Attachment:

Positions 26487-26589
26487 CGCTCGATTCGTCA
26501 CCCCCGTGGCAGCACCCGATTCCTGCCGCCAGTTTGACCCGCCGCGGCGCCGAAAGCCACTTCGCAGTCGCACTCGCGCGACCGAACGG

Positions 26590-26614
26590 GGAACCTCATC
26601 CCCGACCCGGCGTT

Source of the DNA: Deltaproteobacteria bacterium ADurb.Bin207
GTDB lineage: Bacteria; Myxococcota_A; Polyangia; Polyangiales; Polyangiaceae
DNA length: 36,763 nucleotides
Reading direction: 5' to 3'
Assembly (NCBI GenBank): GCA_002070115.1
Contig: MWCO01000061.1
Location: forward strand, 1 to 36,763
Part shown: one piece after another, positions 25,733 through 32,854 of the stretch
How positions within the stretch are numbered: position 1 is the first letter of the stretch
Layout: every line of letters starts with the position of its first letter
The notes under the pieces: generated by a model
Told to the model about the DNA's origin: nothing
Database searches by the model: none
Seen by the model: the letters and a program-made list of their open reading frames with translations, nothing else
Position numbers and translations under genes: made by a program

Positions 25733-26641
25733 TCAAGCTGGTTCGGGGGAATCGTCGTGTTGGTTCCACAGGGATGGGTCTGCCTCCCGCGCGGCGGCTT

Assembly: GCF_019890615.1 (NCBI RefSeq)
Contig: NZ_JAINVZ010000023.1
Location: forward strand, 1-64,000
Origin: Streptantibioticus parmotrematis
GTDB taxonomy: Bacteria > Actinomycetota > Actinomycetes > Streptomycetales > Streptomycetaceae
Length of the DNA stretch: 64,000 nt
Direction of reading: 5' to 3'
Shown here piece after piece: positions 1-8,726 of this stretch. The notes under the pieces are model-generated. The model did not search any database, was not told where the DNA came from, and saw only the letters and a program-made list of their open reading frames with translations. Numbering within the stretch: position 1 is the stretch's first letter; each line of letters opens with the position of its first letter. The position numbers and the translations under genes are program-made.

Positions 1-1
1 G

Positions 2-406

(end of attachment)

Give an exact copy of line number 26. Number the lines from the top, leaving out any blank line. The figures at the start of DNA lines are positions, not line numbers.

Location: forward strand, 1-64,000